What they didn’t teach me in Occupational Therapy School
A blog post by Elizabeth (Martin) Vanderhorst, OTA 2014. Reprinted with permission.
April is Occupational Therapy Month. I thought I'd make a list of what they didn't teach me in OT school.
They didn't teach me what to do when a pandemic shuts down school for an indefinite amount of time.
They didn't teach me what I was supposed to feel when I watched my first take-down on the psychiatric ward I worked in.
They didn't teach me how to keep up an endless stream of chatter and build rapport with my non-verbal patients.
They didn't teach me how to quickly dodge pencils trying to stab me and teeth coming to bite me.
They didn't teach me how to heal a child's soul that was full of distrust and trauma-scarred.
They didn't teach me how to teach shoe-tying to a kid that "just won't get it the normal way."
They didn't teach me how to hold in laughter when having the most absurd conversations with my students.
They didn't teach me how to respond tactfully and redirect my brain injury patients speaking their minds about "how sexy you look today."
They didn't teach me how to use sarcasm to get my point across to middle school boys.
They didn't teach me what to say when kids talk about foster care and how much they miss their parents.
They didn't teach me what to do when an angry 6 year old is destroying a room.
They didn't teach me how to look at wound vacuums and tracheotomies without flinching.
They didn't teach me how to strongly encourage a 100 year old to follow hip precautions.
They didn't teach me about how tired and insanely grateful I was going to be after a long day doing a job I love.
But what they did teach me was invaluable.
They taught me about Therapeutic Use of Self and how to use my personality and strengths to relate and build rapport with anyone I'm around. The better I knew myself, the more confident I was to get outside my comfort zone.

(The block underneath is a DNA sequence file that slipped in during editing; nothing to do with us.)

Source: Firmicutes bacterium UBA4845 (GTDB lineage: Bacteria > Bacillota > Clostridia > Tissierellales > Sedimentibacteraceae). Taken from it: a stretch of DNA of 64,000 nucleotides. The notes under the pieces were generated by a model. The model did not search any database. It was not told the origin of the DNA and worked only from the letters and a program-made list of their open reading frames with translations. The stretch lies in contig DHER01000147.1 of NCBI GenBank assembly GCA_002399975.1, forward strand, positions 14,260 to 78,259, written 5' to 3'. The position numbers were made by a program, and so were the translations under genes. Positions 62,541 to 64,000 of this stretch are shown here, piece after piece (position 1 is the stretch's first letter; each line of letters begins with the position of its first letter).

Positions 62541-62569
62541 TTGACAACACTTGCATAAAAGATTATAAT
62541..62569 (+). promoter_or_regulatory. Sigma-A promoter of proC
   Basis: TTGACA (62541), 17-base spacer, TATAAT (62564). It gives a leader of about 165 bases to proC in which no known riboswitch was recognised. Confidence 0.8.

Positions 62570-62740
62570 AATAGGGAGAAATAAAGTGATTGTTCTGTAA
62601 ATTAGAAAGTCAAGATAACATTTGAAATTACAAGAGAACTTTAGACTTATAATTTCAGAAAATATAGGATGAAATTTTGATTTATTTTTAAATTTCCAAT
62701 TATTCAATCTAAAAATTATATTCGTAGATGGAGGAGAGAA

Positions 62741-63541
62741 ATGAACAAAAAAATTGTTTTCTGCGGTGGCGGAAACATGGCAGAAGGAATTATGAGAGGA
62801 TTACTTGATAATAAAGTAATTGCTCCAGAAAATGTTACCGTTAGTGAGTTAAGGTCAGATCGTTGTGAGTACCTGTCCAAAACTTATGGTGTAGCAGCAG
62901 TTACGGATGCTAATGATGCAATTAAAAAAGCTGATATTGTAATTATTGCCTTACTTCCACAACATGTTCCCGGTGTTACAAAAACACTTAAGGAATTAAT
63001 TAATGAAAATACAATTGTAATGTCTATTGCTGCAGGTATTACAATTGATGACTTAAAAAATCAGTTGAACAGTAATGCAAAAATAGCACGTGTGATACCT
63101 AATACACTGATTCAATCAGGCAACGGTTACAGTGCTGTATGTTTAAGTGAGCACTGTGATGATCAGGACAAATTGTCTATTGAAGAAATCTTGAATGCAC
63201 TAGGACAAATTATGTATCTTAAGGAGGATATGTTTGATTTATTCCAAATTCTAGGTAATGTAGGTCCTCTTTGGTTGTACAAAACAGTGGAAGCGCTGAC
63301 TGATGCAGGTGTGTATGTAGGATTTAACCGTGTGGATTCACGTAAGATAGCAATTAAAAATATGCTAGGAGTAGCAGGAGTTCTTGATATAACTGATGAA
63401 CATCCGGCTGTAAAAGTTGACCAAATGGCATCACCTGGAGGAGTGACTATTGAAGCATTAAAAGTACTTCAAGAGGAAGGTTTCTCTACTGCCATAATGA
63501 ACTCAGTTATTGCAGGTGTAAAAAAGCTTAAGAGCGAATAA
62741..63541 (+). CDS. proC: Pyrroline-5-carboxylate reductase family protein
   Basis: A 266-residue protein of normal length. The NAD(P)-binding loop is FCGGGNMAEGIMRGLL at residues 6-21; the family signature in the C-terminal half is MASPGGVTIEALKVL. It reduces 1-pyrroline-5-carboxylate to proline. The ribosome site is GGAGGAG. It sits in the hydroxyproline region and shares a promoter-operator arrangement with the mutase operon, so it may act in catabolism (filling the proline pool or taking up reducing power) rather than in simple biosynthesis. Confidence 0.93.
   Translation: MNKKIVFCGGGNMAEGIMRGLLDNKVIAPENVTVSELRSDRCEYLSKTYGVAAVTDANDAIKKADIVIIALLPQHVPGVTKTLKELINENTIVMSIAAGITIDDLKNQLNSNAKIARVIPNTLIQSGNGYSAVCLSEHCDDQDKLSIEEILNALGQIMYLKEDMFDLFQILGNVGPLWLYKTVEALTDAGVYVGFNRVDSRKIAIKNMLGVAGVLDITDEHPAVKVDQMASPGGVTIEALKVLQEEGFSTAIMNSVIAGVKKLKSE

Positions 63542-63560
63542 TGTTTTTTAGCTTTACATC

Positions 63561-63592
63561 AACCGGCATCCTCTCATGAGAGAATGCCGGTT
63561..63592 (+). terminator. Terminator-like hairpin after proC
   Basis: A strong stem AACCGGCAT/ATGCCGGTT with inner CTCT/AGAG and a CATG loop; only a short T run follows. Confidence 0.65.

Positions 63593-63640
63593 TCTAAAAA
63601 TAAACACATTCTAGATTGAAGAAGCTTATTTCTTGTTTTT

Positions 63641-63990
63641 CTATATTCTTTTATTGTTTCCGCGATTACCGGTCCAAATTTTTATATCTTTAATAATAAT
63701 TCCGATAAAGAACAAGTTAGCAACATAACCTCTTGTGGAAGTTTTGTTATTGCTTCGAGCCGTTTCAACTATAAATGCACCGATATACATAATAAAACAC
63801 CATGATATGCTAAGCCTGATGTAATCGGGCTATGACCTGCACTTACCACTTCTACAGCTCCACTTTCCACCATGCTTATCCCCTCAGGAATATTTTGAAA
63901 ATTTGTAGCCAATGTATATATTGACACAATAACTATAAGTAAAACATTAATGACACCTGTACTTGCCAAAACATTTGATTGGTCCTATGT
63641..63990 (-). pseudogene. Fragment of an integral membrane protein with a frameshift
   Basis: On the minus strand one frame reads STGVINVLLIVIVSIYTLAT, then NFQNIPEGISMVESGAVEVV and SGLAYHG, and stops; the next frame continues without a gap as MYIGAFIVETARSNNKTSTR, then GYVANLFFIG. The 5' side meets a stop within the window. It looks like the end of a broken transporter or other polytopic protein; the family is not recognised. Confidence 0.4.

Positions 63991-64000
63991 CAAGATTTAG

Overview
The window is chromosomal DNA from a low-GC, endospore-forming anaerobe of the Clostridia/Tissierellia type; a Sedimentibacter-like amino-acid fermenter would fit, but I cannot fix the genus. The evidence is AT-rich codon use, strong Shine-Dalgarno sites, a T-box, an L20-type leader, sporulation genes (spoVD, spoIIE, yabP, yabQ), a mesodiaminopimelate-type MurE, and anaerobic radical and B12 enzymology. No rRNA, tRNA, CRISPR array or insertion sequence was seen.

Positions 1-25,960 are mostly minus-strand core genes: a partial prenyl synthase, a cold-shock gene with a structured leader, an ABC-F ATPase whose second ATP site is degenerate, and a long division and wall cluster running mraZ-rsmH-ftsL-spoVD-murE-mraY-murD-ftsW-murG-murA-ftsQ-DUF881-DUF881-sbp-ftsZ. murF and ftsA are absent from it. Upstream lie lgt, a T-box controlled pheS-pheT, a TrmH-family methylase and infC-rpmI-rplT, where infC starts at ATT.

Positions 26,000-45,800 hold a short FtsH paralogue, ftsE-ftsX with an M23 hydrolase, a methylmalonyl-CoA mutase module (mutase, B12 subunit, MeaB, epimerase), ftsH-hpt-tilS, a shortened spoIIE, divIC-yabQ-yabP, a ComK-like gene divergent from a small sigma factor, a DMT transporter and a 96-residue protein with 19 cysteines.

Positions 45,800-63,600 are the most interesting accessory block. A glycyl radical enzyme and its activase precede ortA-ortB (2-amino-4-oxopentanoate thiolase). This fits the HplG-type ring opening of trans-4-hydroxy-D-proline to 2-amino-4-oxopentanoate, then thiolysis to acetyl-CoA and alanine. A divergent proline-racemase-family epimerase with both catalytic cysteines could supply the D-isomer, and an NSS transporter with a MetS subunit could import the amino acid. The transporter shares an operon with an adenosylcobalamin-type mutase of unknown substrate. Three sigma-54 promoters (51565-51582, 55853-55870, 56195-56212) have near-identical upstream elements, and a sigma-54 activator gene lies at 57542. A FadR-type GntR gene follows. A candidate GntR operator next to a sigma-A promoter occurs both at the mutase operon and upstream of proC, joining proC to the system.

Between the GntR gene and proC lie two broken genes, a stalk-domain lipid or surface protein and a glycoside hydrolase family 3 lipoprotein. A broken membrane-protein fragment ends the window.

They taught me that flexibility and creativity are key. You never know when a session will be held in a hallway, or when you will forget the supplies for your planned activity, or when a pandemic will come and you have to learn tele-therapy on the fly.
They taught me how to appreciate the value of each person I come in contact with and what dignity and respect look like in action. It doesn't matter what the diagnosis is, see beyond to the person shining out!
They taught me to break tasks down into tiny steps and to analyze how to adapt and change things to make people as independent as possible in the environments that are important to them.
They taught me to accept nothing less than empowering others, and to work hard to teach skills and advocate on behalf of people.
They taught me how to have a backbone of steel and a huge smile at the same time. In one of my former patient's words, "You're a pain in the ass, honey!" and my reply was, "That's why I'm good at my job." (I was her favorite therapist after that and she cried when I left that job.) The grace between holding my own and kindness.
They taught me to look at the whole being - mind, body, spirit. I may be working on a handwriting goal with a kiddo, but also addressing a fight they had with a sibling or peer, how to self-advocate, brain breaks and movement activities, conversations about their favorite toys, listening to their favorite music while we work, and any other thing that comes up in a session. This carries over into my personal life and how I take time to process and relax and train and learn.
They taught me many other things that have stayed with me throughout my OT career and life.
I am a proud Penn State graduate and am so thankful for my professors and my time there. I am even more thankful to work in a field I love, that is always growing and changing, teaching me to grow and change with it!
Happy Occupational Therapy Month! May this be the year everyone learns the magic that is OT.
"I'm an occupational therapist, an obscure profession if there ever was one. We are few and far between, maybe that's because we have chosen to serve people with disabilities. All disabilities. Not a glamorous endeavor, nor a lucrative one. And I say serve, because in helping we see weakness, while in serving we see wholeness. We've opted for wholeness nearly a century ago and have been at odds with the system ever since. We don't fix people, you see: with them, we simply try to find a way to meaning, balance, and justice. I chose occupational therapy because it blends science, humanism, intellectual rigour [sic], and compassion." - Rachel Thibeault